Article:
Water photo created by mrsiraphol - www.freepik.com
Singapore and the capital of Cuba, Havana, have almost the same area ~ 728 km2. However, while the former has large agricultural hubs in the neighboring provinces, Artemisa and Mayabeque, which provide a large part of the crops it needs to feed its population. In Singapore the situation is very different.
Since the 70s, Singapore decided to bet on the financial and technology sectors. To the detriment of agriculture and other basic production activities. The bet paid off, and today Singapore is the 4th richest city in the world. But in return, they gave up their food production, and urbanizations to accommodate their growing population of more than 5.6 million people left them with almost no farmland (only 1% of their area).
Today Singapore imports 90% of its food, from a tomato to a loaf of bread, everything is imported. Reaching an average of $ 8.5 billion dollars annually in food imports. This is not a big problem for a rich country like that. But in situations of international crisis, food prices have suffered large increases, of up to 55%, which puts them in a very vulnerable situation in terms of food security.
Hidroponics photo created by jcomp - www.freepik.com
To solve this problem, the government started a program that aims to make Singapore produce 30% of its food by 2030. They are betting on a sector in which Cuba, coincidentally, also has experience: Urban Agriculture, but taking it to the next level . With vertical farms, hydroponic and aquaponic cultivation. The latter has had a great development in Asia in recent years. With the emergence of more and more huge fish farms on an industrial scale.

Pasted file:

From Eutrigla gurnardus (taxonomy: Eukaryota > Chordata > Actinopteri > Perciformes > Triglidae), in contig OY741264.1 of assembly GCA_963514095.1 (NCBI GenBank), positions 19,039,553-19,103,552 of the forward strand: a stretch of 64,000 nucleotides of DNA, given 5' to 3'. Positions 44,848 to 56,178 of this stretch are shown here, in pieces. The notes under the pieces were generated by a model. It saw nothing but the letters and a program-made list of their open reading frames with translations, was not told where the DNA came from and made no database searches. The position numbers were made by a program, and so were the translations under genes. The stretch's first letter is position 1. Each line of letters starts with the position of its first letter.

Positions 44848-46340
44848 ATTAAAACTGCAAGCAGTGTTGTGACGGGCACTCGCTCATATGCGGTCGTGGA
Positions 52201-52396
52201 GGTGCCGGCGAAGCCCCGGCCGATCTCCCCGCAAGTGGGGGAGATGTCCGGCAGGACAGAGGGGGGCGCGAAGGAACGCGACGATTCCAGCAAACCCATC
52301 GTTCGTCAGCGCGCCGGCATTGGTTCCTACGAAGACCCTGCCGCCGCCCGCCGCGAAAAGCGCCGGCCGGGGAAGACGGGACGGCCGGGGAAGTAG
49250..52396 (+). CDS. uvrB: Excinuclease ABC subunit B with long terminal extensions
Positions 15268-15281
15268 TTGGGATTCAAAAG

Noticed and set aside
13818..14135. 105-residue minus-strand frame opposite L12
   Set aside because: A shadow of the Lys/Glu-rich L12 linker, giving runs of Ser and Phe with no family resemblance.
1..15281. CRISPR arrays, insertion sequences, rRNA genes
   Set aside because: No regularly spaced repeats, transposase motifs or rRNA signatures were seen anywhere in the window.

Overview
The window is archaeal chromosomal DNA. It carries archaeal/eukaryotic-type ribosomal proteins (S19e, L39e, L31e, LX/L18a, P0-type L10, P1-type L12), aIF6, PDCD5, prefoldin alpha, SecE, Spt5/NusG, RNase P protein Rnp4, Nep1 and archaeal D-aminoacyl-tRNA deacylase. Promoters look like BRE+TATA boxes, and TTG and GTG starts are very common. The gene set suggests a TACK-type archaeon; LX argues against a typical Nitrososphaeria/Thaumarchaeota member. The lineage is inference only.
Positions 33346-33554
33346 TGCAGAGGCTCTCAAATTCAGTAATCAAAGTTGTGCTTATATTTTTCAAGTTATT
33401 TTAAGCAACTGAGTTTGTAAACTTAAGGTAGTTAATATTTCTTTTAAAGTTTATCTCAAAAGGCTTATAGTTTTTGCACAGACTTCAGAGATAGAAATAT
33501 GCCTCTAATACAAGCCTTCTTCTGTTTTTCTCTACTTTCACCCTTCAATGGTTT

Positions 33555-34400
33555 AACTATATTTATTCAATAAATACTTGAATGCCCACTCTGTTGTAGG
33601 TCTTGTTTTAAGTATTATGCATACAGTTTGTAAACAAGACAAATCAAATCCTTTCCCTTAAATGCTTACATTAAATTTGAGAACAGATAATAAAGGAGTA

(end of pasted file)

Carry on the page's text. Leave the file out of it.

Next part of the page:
The government sells them the few remaining parcels of land to projects of this type, at preferential prices in order to stimulate their development. This is causing a boom in this new type of agricultural industry, with industrial parks, buildings and abandoned parking lots turned into vertical farms that can produce up to 200 times more per m2 than a traditional farm, in less time and with much less water.
New technologies have been making a strong foothold in the agricultural sector for some time now. And this can be the answer to the global food crisis, it can also contribute to the decrease of environmental damage caused by traditional factory farms.
By 2050 this planet will support more than 9.7 billion inhabitants. Finding new solutions to feed them and thinking outside the box can mean the difference between whether our children are hungry or not.